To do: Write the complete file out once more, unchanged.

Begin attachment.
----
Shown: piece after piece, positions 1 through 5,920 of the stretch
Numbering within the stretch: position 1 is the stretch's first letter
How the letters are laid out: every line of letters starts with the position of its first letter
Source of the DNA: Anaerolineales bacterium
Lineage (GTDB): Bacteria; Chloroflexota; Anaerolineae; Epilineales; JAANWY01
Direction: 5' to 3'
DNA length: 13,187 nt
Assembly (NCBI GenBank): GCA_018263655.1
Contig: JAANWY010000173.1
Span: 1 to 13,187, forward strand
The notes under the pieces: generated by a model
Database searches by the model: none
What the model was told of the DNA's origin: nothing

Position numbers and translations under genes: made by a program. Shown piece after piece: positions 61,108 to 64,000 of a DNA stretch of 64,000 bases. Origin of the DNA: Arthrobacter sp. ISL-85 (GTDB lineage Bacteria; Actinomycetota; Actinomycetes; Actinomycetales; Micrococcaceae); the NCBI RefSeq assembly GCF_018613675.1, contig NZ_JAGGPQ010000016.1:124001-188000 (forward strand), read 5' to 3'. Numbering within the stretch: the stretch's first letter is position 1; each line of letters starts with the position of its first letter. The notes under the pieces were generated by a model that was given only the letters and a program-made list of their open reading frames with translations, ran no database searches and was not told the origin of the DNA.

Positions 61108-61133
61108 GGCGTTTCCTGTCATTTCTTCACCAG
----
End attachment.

Shown: piece after piece, positions 1 through 5,920 of the stretch
Numbering within the stretch: position 1 is the stretch's first letter
How the letters are laid out: every line of letters starts with the position of its first letter
Source of the DNA: Anaerolineales bacterium
Lineage (GTDB): Bacteria; Chloroflexota; Anaerolineae; Epilineales; JAANWY01
Direction: 5' to 3'
DNA length: 13,187 nt
Assembly (NCBI GenBank): GCA_018263655.1
Contig: JAANWY010000173.1
Span: 1 to 13,187, forward strand
The notes under the pieces: generated by a model
Database searches by the model: none
What the model was told of the DNA's origin: nothing

Position numbers and translations under genes: made by a program. Shown piece after piece: positions 61,108 to 64,000 of a DNA stretch of 64,000 bases. Origin of the DNA: Arthrobacter sp. ISL-85 (GTDB lineage Bacteria; Actinomycetota; Actinomycetes; Actinomycetales; Micrococcaceae); the NCBI RefSeq assembly GCF_018613675.1, contig NZ_JAGGPQ010000016.1:124001-188000 (forward strand), read 5' to 3'. Numbering within the stretch: the stretch's first letter is position 1; each line of letters starts with the position of its first letter. The notes under the pieces were generated by a model that was given only the letters and a program-made list of their open reading frames with translations, ran no database searches and was not told the origin of the DNA.

Positions 61108-61133
61108 GGCGTTTCCTGTCATTTCTTCACCAG